Normally a retreat implies running away from something, but on Wednesday and Thursday Mount Airy officials will meet several key issues head-on during an annual city government planning retreat.
While a variety of topics is scheduled to be discussed, one stands out in particular: economic development.
“One of my biggest goals is to continue to watch Mount Airy grow jobs,” Commissioner Shirley Brinkley said Monday in outlining an ongoing objective for city government which she hopes this week’s retreat will further.
“That’s what we need, is economic development,” Brinkley said of additional growth on top of recent gains including a decision by Awesome Products Inc. to locate a cleaning products plant in the former Bassett Furniture plant.
She believes local officials are on the right track, including the efforts of the Surry County Economic Development Partnership (EDP).
“I think Todd Tucker (EDP president) and his staff are really beating the bushes,” Brinkley added.
During the first day of the retreat, a nearly four-hour segment is devoted to the subject of economic development, from 1 to 4:30 p.m. It will include discussion of a core committee for development, public-private partnerships and ways to help existing businesses with expansion and job creation.
Wednesday’s discussion will be led by Tyler Mulligan and Jonathan Morgan, professors at the School of Government of the University of North Carolina at Chapel Hill, who specialize in community development.
The annual retreat will be held in a conference room at Bank of America on Independence Boulevard, beginning at 9 a.m. Wednesday and Thursday and lasting until the late afternoon both days.
Among other highlights during Wednesday’s session will be a presentation regarding capital (equipment- and building-related) needs by heads of municipal departments, and an update on city finances.
A full day also is scheduled when the retreat continues Thursday, with a three-hour discussion planned from 9 a.m. to noon on an ongoing concern.
It will address minimum housing standards, condemnation of dilapidated buildings and demolition and grants for renovation of distressed properties.
That discussion will be led by members of the city planning department.
An update on health-care reform also will be given Thursday by individuals including Julie Hall, director of health programs for the N.C. League of Municipalities, and John W. Phillips, vice president of business development for Medcost.
Medcost is an independent health management company.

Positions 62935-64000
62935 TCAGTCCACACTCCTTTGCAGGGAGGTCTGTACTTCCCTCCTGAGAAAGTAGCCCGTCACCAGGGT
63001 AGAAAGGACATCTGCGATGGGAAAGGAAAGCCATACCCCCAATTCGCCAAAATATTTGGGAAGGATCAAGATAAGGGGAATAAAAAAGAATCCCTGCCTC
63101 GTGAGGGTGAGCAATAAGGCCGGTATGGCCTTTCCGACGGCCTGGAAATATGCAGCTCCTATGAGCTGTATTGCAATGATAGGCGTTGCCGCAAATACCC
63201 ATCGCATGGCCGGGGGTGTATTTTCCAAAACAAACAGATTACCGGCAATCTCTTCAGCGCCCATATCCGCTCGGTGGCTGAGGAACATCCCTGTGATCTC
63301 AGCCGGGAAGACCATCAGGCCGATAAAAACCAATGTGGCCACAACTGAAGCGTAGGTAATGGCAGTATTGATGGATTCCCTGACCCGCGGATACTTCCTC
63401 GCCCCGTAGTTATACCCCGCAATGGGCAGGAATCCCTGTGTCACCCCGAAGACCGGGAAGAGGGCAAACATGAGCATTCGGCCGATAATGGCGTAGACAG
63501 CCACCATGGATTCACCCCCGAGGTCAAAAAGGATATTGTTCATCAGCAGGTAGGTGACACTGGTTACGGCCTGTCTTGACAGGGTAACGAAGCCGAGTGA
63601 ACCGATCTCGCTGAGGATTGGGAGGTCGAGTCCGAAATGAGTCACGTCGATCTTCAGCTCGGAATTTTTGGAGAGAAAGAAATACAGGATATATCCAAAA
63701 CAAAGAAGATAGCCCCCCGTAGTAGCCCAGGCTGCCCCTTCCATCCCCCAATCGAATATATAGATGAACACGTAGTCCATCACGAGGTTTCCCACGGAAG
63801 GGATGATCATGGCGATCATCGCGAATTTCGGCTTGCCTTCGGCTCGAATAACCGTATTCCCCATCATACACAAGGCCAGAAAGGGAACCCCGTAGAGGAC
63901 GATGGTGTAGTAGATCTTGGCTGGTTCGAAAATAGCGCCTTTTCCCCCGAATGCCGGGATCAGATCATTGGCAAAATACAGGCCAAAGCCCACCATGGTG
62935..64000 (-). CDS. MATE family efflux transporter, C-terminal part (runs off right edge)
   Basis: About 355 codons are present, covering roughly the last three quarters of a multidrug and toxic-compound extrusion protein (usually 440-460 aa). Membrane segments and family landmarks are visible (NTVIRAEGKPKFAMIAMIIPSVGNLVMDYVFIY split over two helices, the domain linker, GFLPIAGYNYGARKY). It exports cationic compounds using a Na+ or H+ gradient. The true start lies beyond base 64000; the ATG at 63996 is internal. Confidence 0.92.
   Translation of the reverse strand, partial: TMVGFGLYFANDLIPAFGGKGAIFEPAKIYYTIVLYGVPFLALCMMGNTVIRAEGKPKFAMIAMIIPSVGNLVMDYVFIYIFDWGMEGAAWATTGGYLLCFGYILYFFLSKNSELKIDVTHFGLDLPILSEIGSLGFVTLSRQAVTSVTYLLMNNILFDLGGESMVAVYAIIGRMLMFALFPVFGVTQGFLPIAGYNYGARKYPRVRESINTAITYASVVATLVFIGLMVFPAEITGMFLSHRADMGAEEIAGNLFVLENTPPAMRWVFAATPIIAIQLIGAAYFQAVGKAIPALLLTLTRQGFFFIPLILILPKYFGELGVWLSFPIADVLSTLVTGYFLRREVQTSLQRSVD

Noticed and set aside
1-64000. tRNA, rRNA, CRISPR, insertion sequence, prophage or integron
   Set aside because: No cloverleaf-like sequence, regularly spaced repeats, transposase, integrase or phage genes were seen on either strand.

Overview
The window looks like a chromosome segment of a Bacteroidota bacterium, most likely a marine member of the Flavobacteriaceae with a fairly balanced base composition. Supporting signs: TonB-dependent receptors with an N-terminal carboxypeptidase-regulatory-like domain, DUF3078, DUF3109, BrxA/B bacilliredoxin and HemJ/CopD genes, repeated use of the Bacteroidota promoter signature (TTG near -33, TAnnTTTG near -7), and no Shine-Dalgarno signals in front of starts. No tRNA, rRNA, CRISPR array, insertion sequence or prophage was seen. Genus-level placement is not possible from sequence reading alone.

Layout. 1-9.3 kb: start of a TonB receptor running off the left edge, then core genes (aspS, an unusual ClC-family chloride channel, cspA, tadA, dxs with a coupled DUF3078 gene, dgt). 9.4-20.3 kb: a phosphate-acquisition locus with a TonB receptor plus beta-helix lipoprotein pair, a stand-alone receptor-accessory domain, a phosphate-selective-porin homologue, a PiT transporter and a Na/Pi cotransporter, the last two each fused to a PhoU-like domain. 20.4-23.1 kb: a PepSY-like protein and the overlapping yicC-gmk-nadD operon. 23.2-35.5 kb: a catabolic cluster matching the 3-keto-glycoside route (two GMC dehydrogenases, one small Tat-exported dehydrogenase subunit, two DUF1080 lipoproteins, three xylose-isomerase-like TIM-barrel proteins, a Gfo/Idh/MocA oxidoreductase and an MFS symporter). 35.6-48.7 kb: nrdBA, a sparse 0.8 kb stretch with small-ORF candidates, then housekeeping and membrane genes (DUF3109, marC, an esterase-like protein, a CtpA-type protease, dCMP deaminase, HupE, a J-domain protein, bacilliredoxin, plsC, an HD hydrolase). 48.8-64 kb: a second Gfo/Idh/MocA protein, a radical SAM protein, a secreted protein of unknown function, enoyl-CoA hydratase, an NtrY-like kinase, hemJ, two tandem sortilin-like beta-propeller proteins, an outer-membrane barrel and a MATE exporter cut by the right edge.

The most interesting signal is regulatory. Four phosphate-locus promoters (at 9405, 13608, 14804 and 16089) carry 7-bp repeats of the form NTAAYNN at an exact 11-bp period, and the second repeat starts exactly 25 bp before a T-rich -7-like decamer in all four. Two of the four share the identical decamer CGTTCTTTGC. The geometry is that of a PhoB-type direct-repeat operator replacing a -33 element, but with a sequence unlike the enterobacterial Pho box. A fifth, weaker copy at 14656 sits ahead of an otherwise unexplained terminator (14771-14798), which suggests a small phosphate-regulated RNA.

A topic Thursday will explore how Mount Airy can benefit from Surry County’s tax system, foreclosure processes and other cooperative endeavors.
Foreclosures are among the various methods available to collect delinquent taxes on real estate.
As of Jan. 16, there were 44 parcels in Mount Airy with outstanding delinquencies five or more years old, according to a city government memorandum.
Thursday’s discussion is expected to include the process involved with trying to collect such taxes through foreclosure and how the municipality works with Surry County to accomplish this.
It will include input by city Finance Officer John Overton, Tax Collector Tamara Dawson and Michael Hartgrove, county tax collector.
“There’s a lot that we’re going to be discussing,” Brinkley said Monday. “Of course, there is a learning time.”
However, one thing she is especially looking forward to is the stating of goals and objectives by the board of commissioners for the next year.
Brinkley not only is interested in having those goals expressed, but exploring ways to ensure that they will be followed through with, she said.
Thursday’s retreat session also will include:
• A review of budget priorities by Mayor Deborah Cochran and the commissioners, and the identifying of related directives to City Manager Barbara Jones;
• An update of the city’s curbside-recycling program that was launched one year ago;
• The Ararat River restoration project;
• An update on property at the corner of Main and West Oak streets downtown, where a “mini-park” is planned;
• A discussion of the possible ending of the early voting program for municipal elections as a cost-cutting measure. “I’m looking forward to that, too,” Brinkley said of a concern she raised recently, regarding the low turnout involved;
• The revisiting of a discussion from last year’s retreat regarding the development of a mission statement for the city of Mount Airy.
Reach Tom Joyce at 719-1924 or email@example.com.